Another thing: I know that you can adjust the velocity for (track 4) in a midi editor, like Cakewalk. But it's a bit of a pain in the ass. Why go through all the work of adjusting the harmony line's velocity when all the Vocalist needs is a midi signal? (which, as you know isn't audio). I found when I didn't turn the velocity down when it "came in" while I was singing it was less smooth and more abrupt (mechanical?).
With the proper Eq'ing and a little bit of the normal applications that would be done for a human voice (comp/gate, delay, reverb) I've gotten the Vocoder to sound pretty "human".
As a little added incentive if you're thinking of a "gizmo" like this....
I played with a fellow who could lead sing fairly well (he had the voice for tunes by ACDC, KISS, even John Fogarty & CCR). He could also make the guitar literally sing. However he couldn't do harmonies for the songs that I sang - at all.
So this is where I took his mic feed out of the mains but still sent it through the harmonizer and - voila! I had a pretty good back-up singer after all.
......cheating, but it worked for me!
yea i want to know too LOL!
I Play in a sequenced Duo. However I do all my sequencing in Sonar and then render the files out to audio to be burnt to CD. These are then used on stage in a normal multi disc CD player.
The Up side is that this makes for a very portable, easy to use set up and I can over dub guitar and vocal trax.
The down side is that you have to make sure the mix is spot on.
Von ... very cool ... you have my interest peaked ... would love to try it
Oh wow, I have all this gear, but still haven't learned really what it will all do!
I have the same Harmonizer, and I am running Cakewalk 9.0 through a SC8850. so far, I just use the presets on the harmonizer, clicking it on and off where appropriate...but of course I have to make sure I hae the right key and mode selected, otherwise some really strange things come out. SO...how do I split out that channel for the harmonizer to work?
I am using USB from the laptop - - will the midi still send messages to the harmonizer?
ok, so I'm clueless...I admit it ! I knew all this stuff COULD be done, but never ever figured it out !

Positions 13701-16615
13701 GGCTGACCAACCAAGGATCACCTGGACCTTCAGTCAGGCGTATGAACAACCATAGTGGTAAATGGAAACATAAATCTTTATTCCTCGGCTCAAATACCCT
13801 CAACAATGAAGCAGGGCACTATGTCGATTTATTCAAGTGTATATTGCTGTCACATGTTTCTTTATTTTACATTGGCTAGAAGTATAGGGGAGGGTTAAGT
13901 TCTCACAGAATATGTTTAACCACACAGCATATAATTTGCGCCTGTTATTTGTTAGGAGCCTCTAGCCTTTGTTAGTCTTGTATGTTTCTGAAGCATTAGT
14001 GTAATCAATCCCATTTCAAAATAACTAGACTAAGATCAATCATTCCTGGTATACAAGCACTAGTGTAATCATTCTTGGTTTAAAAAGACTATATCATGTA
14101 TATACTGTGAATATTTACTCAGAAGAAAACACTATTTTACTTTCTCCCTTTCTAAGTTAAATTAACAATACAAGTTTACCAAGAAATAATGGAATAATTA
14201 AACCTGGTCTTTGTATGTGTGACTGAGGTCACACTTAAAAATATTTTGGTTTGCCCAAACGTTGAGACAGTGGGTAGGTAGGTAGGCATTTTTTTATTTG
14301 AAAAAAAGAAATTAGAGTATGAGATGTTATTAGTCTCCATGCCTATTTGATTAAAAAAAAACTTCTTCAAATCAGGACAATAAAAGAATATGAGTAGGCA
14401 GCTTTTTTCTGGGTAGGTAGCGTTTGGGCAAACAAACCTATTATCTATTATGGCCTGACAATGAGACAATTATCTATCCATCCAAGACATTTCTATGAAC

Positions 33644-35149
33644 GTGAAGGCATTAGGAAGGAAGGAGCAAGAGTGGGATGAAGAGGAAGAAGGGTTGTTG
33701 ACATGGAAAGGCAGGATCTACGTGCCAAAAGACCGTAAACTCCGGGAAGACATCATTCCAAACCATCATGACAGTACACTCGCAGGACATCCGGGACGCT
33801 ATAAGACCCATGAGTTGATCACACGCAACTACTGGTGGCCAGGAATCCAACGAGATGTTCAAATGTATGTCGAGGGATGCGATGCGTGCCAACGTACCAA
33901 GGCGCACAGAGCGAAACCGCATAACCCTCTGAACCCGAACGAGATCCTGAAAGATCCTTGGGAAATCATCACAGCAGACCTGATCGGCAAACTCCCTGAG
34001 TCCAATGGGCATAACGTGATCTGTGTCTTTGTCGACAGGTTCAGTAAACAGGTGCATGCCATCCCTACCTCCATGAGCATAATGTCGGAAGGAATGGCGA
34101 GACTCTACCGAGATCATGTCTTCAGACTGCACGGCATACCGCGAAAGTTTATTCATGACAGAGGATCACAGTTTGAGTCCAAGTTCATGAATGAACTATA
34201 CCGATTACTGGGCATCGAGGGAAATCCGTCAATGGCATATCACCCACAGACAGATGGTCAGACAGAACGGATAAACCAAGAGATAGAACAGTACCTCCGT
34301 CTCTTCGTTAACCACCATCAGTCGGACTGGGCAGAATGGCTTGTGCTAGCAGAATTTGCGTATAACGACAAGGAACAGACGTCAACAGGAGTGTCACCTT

4 channel vocoder...
With the Digitech Vocalist Workstation, the 4 MIDI Channel Vocoder setting allows each of the four individual voices to have its own channel when using the "4MID" Vocoder style within any Vocoder program.
In our case, Program 16-20. Some midi files have the melody and the harmony tracks - perfect for this application. Assigning each voice it's own MIDI channel and using the program stops "voice swaping" which causes voices panned in the stereo field to switch positions. If you run in mono, or stereo mode and you don't mind the voice swapping, you can use a "4MID" Vocoder style on the same MIDI channel as the system.
The system channel, I'm referring to is, for me, channel 4. Again you can choose this under Utilities. The default is MIDI channel 1. But I read somewhere that it's more common to change it to channel 4 so that's what I did.
If you leave it on the default channel (channel 1) then you would set up the midi file as follows: (assuming you take out melody track because you are singing)
For the midi file: You would change the harmony tracks to channels that correspond to them on the harmonzer. i.e channels 1, 2, 3, & 4.
For the harmonizer: Under the Utilities main menu, press the soft key corresponding to MIDI. This presents the MIDI Utilities sub-menu.
a.) Press the soft key corresponding to Channel.
b.) Press the Right Arrow button.
c.) You can then select voices 2,3,and 4 using the soft keys below them. Again, Voice 1 follows the system channel (that you have already chosen - and can't be changed here).
If you have a song file that has mulitple tracks of harmonies, then thie set-up works beautiful.
My first succesful vocoder experience was with the song "Drift Away" by Dobie Grey. Real deep to real high harmonies and with me belting out the melody it came out totally rich!
I hope this wasn't too unclear....
re: USB to MIDI
Sorryseacruzinal , I forgot to answer your question.
Remember, the reason you are using the USB connection for MIDI is because you can.
It takes over the transmission of midi information when you aren't connected the traditional way (midi ports).
This should still work for your set-up. If it doesn't, let me know.